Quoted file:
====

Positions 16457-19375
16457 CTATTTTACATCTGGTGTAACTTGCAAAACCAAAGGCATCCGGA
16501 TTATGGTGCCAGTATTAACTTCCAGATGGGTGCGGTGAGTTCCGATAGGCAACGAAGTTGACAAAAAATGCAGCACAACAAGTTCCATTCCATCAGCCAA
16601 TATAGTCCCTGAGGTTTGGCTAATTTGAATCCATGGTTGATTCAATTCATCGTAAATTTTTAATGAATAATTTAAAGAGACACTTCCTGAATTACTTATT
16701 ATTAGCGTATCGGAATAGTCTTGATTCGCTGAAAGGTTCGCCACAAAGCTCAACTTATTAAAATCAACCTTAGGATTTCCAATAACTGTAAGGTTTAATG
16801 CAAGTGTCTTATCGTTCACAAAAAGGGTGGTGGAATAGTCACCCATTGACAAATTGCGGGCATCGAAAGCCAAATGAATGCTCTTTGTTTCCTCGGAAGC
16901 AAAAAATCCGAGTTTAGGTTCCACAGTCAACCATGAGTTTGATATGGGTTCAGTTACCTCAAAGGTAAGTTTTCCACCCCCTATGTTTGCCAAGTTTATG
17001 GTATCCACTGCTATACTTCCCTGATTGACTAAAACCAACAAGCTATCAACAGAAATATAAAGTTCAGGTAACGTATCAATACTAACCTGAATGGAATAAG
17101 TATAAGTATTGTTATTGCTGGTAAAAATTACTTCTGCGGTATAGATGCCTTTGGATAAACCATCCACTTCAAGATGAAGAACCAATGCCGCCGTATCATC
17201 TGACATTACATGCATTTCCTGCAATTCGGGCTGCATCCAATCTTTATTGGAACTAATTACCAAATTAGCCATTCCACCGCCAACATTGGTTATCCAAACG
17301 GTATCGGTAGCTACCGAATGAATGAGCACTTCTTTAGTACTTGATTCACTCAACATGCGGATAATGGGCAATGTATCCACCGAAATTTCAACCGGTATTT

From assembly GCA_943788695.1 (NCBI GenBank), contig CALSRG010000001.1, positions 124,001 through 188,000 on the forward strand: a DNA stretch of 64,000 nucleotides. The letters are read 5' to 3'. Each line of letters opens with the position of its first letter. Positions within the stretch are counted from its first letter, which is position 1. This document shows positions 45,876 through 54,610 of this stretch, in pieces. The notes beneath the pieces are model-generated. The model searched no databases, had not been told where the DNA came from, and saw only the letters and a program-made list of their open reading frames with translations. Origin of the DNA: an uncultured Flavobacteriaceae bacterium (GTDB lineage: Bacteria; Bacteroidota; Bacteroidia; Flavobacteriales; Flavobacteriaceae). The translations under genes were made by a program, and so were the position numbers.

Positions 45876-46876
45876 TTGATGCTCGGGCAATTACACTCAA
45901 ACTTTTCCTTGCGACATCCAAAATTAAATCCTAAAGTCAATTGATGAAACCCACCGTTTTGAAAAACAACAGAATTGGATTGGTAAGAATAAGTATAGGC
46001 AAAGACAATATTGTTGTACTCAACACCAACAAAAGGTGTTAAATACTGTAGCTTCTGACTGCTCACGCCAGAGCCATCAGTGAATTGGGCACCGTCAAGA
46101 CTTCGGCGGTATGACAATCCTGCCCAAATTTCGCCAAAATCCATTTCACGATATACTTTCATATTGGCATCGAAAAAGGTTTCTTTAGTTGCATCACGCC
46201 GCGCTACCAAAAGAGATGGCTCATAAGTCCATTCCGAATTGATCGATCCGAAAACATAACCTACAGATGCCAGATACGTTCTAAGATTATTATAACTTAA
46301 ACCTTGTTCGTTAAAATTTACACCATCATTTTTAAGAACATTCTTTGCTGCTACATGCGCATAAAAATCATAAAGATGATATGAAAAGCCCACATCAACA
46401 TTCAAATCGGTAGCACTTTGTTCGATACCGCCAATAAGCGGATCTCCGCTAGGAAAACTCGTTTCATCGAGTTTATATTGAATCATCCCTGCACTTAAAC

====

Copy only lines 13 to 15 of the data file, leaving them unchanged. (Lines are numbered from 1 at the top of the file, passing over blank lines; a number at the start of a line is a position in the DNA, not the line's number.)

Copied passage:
Positions 45876-46876
45876 TTGATGCTCGGGCAATTACACTCAA
45901 ACTTTTCCTTGCGACATCCAAAATTAAATCCTAAAGTCAATTGATGAAACCCACCGTTTTGAAAAACAACAGAATTGGATTGGTAAGAATAAGTATAGGC